Tuesday, June 7, 2011

New Starter - Now in Black!

The old starter, generally referred to as a T-handle starter, or a pull starter, had a very simple operation. The pilot smoothly pulled the T-shaped handle, which had a cable that ran to the starter arm. (We're looking at the arm in front of the green cylinder on top of the engine compartment.) A stub at the base of the arm pushed the starter gear into the engine to engage on the first two-thirds of the arc, and then the arm would make physical contact with that big metal button - the one with the giant wire running to it from the battery, and the merely thick wire running away to power the electrical bus. The button would then be depressed, and the starter motor would engage its gear. When the starter handle is released, the motor shuts off, and the gear is spun out of the turning engine back to its resting position. Simple, troublesome, annoying, and a world better than hand-propping.

The teeth on this gear are supposed to be slightly angled, because there's no guarantee the gear with which it engages on the engine are going to stop exactly in alignment on engine shutdown - and the hole in the center is for a stud in the engine that keeps the gear aligned. Slightly angled does not mean chewed like this - this gear is now a paperweight. I wanted a new Sky-Tec starter, but the stud in the engine must be ground out. When it comes to taking my engine off the plane, cracking the case, packing it so the metal from grinding the stud off doesn't destroy anything else, and then reinstalling... I put the new Sky-Tec starter on my someday list, and got a used serviceable replacement of the same type.

Since the gear looked like it was missing bits of metal, I changed the oil. Sure, the oil was only 8 hours run-time old, but looking at that gear, I knew there was metal in there somewhere. When draining the filter, prop it at an angle so the drained oil does not create suction inside the filter, making it stick to the pan.

The longer you let the filter drain, the less messy it is. I was impatient, and only gave it a few hours - with cold oil. Generally, if an airplane's flyable, one should fly the plane, then change the hot, thin oil.

Also, best hand soap for getting engine oil off your hands? Dawn dish soap.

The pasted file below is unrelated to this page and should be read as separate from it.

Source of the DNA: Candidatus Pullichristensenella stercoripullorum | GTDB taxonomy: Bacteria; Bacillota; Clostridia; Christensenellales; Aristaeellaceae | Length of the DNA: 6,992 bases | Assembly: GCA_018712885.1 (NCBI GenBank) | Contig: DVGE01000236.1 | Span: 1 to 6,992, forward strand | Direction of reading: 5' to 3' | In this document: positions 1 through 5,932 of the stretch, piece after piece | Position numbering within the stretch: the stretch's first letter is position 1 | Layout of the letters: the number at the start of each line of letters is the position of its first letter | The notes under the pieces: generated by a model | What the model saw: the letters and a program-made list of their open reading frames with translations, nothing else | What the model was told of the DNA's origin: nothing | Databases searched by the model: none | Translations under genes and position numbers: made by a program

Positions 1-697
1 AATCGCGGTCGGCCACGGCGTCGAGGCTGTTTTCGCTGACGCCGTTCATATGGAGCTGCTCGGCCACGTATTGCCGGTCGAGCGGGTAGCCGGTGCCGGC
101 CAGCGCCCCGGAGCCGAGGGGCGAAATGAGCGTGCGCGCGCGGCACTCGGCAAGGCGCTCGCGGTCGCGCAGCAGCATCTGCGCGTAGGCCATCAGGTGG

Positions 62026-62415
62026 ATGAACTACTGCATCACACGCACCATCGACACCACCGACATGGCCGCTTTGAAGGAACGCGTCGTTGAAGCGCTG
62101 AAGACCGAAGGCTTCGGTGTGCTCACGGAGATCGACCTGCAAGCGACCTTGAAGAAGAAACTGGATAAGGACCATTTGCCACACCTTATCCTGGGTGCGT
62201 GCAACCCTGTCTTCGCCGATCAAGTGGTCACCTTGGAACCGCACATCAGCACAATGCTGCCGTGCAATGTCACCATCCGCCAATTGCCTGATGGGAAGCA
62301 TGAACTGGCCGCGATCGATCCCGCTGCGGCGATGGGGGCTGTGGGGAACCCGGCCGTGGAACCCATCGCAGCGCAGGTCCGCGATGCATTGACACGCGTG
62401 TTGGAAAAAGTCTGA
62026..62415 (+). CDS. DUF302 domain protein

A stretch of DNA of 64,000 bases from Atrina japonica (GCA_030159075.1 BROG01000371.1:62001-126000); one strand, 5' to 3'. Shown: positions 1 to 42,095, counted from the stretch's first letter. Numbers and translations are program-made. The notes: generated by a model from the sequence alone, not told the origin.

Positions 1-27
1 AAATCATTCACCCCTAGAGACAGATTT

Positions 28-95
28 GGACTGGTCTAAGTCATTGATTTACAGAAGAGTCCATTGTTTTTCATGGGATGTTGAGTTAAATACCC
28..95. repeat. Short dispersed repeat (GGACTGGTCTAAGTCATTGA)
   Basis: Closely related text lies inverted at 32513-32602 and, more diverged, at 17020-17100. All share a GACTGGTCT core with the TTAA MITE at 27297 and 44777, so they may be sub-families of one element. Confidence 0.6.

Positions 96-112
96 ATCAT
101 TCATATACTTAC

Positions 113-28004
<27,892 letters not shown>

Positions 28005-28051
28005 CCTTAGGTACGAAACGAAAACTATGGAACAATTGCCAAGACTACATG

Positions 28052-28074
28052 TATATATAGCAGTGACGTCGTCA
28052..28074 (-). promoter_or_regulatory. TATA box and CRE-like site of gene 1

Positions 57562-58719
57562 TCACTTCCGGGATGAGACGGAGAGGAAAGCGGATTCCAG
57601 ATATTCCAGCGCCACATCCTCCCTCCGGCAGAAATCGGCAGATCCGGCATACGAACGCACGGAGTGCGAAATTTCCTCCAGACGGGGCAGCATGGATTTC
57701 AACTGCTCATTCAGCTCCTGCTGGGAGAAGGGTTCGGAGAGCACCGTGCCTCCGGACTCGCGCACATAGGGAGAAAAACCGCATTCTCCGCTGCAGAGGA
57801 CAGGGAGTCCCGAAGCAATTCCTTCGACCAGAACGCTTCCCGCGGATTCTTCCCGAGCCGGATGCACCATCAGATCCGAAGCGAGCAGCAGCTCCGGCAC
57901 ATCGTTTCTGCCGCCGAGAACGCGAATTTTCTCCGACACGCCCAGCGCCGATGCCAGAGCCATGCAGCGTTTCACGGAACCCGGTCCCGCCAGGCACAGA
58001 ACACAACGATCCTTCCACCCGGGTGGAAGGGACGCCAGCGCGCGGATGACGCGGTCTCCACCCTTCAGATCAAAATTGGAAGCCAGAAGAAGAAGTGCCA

No significant metal was found in the filter, which made me happy, but it's not the only place to check - the oil sump itself has a screen designed not to let any large chunks through the pickup. (This isn't my plane, but the owner of this one in annual was kind enough to let me take a photo for reference - same kind of oil sump.) So we ran a magnetic pickup around the bottom of the sump, fishing for chunks.

Found one. Go on, click to embiggen and clearly see its sharp shard-like menace!

Here's the new starter. Yay new starter!

As long as we were swapping all other starter-related items, it was a great time to pull the starter cable out, check its condition, hit it with brake cleaner to remove corrosion and lubriplate for protection and easier pulling.

Also, new tie-down ropes. The ends are not only melted together, but secured with heat-shrink so they won't fray when the melted end cracks. The rings marked in red sharpie are so I can tell if I've got two ropes or two ends of the same rope.


  1. Yay! for the relative lack of debris in the oil.

    You're getting closer, every day, to heading south ... and that makes me sad. But it's for a VERY good cause, of course. (winks)

  2. Good news, and you did it the right way! Chucks are NOT good for the engine!

  3. I know this is an old post, but i'd like to grill you on a couple questions about your T'Craft and its rebuild to its current state. How would one get hold of you?

    Sean aka "Windknot" on Tcraft.org